According to the examining division and the appellant the position specified in claim 1 is the result of a cost-effectiveness analysis of advantages and disadvantages. As explained during the examination proceedings in the letter of the appellant dated 12 November 2007 there are two possible positions for the seam position sensor which each have advantages and disadvantages. If the sensor is positioned upstream from the sealing means it can allow adjustment of the folding means to ensure that the seam is correctly positioned, reducing the number of errors. However, such a sensor positioning does not detect if an error actually occurs, which is a disadvantage. If the sensor is positioned downstream of the sealing means then it can check if the seam is correctly formed and thus ensure the required quality. This position has the problem that it does not allow for a pre-emptive adjustment of the folding member to avoid a problem occurring and thus results in more rejected packages.
These advantages and disadvantages are, however, readily apparent to the skilled person. The skilled person would thus choose either of these alternatives based on a consideration of the cost question, i.e. number of rejected packages, and the benefit question, i.e. quality of the produced packages, according to the cost-benefit considerations pertaining to the particular product.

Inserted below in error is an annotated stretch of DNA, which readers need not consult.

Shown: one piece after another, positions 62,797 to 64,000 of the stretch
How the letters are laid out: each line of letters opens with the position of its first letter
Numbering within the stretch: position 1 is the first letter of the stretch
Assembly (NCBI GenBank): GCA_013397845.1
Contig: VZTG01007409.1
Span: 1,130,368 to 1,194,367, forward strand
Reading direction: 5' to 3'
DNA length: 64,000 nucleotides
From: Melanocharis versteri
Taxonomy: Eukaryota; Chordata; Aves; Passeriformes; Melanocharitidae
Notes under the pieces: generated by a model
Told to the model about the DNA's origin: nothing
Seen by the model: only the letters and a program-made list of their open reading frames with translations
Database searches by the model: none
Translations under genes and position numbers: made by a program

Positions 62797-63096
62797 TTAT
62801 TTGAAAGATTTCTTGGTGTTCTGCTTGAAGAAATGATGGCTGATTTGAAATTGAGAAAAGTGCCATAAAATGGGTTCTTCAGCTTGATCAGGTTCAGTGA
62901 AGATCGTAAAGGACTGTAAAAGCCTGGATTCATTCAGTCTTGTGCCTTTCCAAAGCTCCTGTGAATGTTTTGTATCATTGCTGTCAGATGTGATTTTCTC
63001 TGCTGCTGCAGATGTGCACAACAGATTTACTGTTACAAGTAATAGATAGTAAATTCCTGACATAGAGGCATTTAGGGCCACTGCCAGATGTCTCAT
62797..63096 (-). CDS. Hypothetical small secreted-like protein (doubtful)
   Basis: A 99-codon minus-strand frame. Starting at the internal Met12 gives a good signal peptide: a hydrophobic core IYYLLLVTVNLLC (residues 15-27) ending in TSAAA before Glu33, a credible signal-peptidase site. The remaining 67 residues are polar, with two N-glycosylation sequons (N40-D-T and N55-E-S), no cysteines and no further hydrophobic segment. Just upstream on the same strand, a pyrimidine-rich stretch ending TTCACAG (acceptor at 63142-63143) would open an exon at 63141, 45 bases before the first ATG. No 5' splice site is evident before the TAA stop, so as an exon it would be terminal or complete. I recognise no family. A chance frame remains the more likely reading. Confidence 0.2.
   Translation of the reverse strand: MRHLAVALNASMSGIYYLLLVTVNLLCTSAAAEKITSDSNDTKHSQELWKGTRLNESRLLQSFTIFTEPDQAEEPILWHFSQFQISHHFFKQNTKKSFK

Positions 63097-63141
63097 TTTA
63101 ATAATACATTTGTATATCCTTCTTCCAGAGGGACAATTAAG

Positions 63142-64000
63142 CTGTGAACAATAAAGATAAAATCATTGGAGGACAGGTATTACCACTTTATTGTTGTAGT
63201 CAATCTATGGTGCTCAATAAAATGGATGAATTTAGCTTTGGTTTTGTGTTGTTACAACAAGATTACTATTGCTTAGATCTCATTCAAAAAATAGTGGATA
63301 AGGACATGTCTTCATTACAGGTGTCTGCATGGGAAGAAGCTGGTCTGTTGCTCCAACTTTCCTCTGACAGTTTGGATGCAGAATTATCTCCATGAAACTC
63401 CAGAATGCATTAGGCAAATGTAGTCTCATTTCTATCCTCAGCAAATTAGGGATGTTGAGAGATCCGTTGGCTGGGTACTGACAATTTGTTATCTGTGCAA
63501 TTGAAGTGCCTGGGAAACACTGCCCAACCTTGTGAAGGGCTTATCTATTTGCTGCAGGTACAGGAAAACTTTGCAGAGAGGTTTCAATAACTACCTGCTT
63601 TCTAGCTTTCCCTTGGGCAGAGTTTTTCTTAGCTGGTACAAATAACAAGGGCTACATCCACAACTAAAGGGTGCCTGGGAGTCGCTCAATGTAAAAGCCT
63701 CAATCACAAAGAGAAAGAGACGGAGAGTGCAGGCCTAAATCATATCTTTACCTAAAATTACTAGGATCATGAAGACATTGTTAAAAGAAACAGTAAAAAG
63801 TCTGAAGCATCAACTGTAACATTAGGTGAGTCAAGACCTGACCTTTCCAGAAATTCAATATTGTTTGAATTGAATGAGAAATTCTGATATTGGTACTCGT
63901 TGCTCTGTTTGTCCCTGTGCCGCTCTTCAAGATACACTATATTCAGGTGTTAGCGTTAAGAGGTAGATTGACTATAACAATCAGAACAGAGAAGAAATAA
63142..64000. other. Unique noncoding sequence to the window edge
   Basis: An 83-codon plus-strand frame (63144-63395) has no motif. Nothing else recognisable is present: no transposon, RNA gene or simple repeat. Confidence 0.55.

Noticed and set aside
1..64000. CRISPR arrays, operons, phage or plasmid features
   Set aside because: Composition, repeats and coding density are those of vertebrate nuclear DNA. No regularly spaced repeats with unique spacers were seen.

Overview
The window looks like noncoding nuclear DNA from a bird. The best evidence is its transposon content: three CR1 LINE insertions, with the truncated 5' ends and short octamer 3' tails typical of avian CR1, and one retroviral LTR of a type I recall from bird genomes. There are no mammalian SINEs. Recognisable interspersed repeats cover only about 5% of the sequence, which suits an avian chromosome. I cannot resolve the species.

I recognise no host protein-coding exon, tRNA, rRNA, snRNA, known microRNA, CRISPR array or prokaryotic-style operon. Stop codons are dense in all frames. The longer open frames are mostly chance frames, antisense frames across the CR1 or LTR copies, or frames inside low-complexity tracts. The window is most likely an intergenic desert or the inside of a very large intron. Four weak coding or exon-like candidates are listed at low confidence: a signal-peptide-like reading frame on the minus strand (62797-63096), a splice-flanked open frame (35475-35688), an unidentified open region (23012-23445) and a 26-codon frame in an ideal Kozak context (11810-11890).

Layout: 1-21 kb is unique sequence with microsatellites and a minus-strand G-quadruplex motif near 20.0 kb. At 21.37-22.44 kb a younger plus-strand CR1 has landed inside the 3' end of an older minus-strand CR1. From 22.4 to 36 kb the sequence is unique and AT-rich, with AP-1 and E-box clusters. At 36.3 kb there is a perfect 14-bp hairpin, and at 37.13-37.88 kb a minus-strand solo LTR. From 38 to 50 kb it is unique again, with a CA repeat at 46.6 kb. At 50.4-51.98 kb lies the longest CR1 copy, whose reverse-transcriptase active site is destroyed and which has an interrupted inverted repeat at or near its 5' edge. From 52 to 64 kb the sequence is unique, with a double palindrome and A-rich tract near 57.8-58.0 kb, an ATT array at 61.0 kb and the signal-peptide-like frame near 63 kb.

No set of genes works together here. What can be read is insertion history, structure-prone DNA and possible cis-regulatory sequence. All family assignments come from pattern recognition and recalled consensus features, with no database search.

1.6 In claim 1 a particular form of the sensor means is specified, i.e. using the emission of electromagnetic radiation. This specific form of the sensor means is well known as is shown by D2 (see column 16, lines 38 - 49, and column 20, line 62 to column 21, line 3) so that also the choice of this form of sensor does not involve an inventive step.
1.7 In its appeal grounds the appellant did not explain why the skilled person would not arrive at the subject-matter of claim 1 on the basis of cost-effectiveness analysis and logical considerations, as argued by the examining division. Rather, the appellant argued why none of D1, D2 and D3 leads the skilled person to the claimed solution to the problem, even though the examining division had not based its decision on a combination of the teaching of any of these documents with the closest prior art. The appeal grounds thus fail to address the reason for the decision.
1.8 Therefore, in the absence of any counter-arguments to the reasons of the appealed decision, the Board upholds the decision under appeal. As a consequence the subject-matter of claim 1 of the only request does not involve an inventive step in the sense of Article 56 EPC.
For these reasons it is decided that:
The appeal is dismissed.